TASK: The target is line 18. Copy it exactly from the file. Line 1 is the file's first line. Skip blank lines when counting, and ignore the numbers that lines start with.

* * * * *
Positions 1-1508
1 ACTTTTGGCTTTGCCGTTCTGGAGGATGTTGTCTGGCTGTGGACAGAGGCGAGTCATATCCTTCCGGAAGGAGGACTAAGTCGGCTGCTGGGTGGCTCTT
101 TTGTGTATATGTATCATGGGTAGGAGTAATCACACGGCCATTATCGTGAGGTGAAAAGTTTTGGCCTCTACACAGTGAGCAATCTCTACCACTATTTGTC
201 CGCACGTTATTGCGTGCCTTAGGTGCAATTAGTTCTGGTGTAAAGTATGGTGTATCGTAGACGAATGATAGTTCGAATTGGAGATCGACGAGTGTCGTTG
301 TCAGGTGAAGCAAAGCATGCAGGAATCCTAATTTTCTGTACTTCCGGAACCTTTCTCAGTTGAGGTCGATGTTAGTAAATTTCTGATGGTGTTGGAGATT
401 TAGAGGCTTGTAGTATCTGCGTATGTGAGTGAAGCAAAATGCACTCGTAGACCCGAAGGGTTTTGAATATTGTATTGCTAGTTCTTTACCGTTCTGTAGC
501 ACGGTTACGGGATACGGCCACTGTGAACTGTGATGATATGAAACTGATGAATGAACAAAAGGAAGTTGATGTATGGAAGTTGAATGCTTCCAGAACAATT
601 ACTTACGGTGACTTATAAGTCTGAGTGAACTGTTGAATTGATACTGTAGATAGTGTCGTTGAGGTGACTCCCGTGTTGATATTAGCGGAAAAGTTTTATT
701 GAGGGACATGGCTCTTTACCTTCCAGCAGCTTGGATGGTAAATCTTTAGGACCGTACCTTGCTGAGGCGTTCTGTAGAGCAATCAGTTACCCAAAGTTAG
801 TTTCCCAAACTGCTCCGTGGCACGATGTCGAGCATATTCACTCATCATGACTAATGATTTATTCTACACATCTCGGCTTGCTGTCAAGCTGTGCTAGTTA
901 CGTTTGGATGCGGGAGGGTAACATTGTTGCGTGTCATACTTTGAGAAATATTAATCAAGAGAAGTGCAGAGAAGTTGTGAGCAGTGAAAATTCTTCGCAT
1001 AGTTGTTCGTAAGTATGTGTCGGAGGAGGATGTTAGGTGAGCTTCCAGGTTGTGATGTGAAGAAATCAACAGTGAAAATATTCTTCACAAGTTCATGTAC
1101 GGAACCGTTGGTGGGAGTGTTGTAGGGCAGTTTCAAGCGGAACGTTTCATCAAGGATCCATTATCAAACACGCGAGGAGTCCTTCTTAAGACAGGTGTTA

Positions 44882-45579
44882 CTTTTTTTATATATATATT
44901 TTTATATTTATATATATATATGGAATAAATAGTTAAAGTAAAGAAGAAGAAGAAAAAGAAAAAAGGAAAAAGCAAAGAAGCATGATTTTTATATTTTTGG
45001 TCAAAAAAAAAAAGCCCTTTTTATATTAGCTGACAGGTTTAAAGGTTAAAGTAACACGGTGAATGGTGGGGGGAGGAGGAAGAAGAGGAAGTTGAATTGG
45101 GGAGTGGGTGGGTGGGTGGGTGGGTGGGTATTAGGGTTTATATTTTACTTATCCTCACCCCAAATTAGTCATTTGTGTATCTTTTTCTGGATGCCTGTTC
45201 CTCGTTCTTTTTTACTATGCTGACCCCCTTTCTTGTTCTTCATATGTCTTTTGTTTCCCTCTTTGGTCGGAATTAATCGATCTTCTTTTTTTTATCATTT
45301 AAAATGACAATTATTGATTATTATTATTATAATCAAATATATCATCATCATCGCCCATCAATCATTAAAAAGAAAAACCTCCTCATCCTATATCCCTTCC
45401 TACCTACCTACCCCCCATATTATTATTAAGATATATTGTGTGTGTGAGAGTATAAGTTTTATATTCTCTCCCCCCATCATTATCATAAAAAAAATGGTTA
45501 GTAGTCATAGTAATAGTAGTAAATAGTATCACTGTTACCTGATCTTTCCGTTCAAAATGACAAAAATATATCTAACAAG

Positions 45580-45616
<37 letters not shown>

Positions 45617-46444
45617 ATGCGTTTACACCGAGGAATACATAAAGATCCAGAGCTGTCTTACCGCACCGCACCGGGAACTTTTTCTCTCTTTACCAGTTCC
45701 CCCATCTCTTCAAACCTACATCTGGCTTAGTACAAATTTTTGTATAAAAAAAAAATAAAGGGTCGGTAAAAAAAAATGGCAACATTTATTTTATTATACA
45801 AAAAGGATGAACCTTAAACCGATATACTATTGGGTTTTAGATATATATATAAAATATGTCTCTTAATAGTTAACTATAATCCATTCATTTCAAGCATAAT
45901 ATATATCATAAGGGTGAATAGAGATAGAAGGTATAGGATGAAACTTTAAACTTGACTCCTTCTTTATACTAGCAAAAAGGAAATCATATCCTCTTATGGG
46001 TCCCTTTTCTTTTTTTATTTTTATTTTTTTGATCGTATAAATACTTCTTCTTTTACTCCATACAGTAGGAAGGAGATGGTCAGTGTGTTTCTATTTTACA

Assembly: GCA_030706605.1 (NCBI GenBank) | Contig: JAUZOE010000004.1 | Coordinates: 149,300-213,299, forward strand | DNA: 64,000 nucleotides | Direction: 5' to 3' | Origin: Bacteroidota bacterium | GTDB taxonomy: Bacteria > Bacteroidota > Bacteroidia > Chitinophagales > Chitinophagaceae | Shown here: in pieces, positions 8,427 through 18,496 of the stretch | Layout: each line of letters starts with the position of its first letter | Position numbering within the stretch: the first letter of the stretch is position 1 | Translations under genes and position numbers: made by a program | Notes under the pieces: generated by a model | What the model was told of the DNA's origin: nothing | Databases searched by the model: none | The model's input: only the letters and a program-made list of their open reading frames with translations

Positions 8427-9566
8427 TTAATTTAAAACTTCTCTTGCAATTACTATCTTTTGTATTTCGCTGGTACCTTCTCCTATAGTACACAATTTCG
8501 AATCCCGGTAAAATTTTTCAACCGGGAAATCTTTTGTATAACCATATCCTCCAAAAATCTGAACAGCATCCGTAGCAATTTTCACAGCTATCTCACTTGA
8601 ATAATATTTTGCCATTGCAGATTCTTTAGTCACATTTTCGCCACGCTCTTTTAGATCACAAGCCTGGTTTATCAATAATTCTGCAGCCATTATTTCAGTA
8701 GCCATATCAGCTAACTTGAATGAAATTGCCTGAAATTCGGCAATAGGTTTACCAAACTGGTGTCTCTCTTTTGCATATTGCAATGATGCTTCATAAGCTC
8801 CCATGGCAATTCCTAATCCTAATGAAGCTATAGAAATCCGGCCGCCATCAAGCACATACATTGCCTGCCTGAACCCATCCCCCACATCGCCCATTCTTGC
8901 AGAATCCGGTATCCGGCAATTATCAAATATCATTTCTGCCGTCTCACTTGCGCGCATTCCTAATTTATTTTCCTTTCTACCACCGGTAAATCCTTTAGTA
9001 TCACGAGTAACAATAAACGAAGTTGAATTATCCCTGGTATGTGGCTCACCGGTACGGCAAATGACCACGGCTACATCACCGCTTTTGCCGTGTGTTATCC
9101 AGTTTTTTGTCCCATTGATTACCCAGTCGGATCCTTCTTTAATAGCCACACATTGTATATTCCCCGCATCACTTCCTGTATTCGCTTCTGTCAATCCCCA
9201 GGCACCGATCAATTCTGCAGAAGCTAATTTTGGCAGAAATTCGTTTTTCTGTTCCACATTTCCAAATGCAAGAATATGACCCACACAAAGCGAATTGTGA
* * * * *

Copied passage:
45101 GGAGTGGGTGGGTGGGTGGGTGGGTGGGTATTAGGGTTTATATTTTACTTATCCTCACCCCAAATTAGTCATTTGTGTATCTTTTTCTGGATGCCTGTTC